The Kentwood kid, however, wouldn’t be weeded out.

After winning his opening match at regionals, Tomalin fell to a star from Cascade High of Everett’s, Jonny Gilbertson, 14-8. Gilbertson, who improved to 36-0, was by all accounts a favorite to win the state title.

“I realized at the time that he was just another guy,” said Tomalin, who barely escaped the regional tournament, earning the fourth and final seed to state. “At that point, win or lose, I wanted to make sure nobody ever wanted to wrestle me again.”

Sroka hasn’t forgotten that turning point.

“I vividly remember the look on Jonny’s face after that match,” Sroka said. “He didn’t want anything to do with Jarrett at the end of that match.”

The chances of the two meeting up again, however, remained slim. To do so, Tomalin would have to pull consecutive upsets in the first two rounds of the state tournament against higher-seeded opponents. All Gilbertson had to do was what was expected of the weight class’ top-ranked wrestler: win.

Gilbertson held up his end of the bargain, cruising into the state semis to improve to 40-0 for the season.

Tomalin, on the other hand, scrapped and fought his way to a 9-8 decision in the opener to improve to 27-12. He then had to come back from a six-point deficit in the quarterfinals to upend Ferris High’s Taylor Yonago, the weight class’ fourth-ranked wrestler in the state.

A year after watching the state tournament from the sidelines, Tomalin found himself in the semifinals.



The rematch with Gilbertson proved to be the pinnacle of Tomalin’s wrestling career, an indelible moment that Sroka also considers among his coaching highlights. Tied 4-4 with a minute remaining in the final round, Tomalin recorded a takedown, then hung on for an improbable 7-5 win.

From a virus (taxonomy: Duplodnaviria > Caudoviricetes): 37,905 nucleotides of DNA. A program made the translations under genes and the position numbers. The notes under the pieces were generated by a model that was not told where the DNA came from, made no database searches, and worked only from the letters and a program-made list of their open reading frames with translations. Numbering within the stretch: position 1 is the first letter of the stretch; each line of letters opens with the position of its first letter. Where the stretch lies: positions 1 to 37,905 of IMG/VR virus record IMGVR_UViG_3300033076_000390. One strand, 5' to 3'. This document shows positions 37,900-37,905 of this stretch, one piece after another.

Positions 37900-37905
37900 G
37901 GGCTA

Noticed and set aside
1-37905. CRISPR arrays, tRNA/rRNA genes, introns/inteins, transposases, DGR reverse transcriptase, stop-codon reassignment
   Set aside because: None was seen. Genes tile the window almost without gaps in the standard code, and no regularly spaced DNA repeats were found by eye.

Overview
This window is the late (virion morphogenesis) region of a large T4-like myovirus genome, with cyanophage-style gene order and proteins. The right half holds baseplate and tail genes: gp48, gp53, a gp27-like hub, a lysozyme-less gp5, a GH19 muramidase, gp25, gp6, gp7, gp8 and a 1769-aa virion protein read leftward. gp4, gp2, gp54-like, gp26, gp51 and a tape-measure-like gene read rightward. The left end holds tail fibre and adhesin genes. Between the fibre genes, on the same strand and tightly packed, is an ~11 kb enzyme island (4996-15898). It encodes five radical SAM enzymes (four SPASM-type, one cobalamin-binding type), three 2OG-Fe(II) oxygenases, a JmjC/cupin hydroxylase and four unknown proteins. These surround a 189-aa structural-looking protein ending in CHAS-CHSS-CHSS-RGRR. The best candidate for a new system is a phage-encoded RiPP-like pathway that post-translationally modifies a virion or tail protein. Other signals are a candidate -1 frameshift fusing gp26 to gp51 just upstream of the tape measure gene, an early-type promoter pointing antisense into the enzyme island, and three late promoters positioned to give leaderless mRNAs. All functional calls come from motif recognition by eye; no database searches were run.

It was Gilbertson’s first loss of the year.

“It hurts bad,” Gilbertson told the Everett Herald that day. “I didn’t wrestle that good of a match. (Tomalin) came at me with nothing to lose, and I had everything to lose.”

As the match wore on, Sroka could feel the momentum shift.

“(Jarrett) just kept going and going and going,” Sroka said. “(Gilbertson) couldn’t handle the pace or the physicalness of the match. It was like (Gilbertson) was in a war and he didn’t like it. It was great, little Jarrett Tomalin with a heart as big as the Dome goes out there and beats him. I was floored. All three of the guys he beat at the state tournament had more experience, wrestled better during the year.

“He put it all together at the right time.”

Tomalin’s rise ended with a 3-0 loss to Central Valley’s Lucas Chesher in the championship match.

But that hardly took away from Tomalin’s state run.

“I had been a stress ball all year, so it was such an accomplishment for me,” he said. “It was about waking up before school and going running. About not having the food I wanted just so I could make sure I was ready to go.

“I was not the most skilled wrestler,” Tomalin said. “I didn’t have the most technique and, really, I wasn’t supposed to be in the state finals.”

“But conditioning- and strength-wise, I could not be beat.”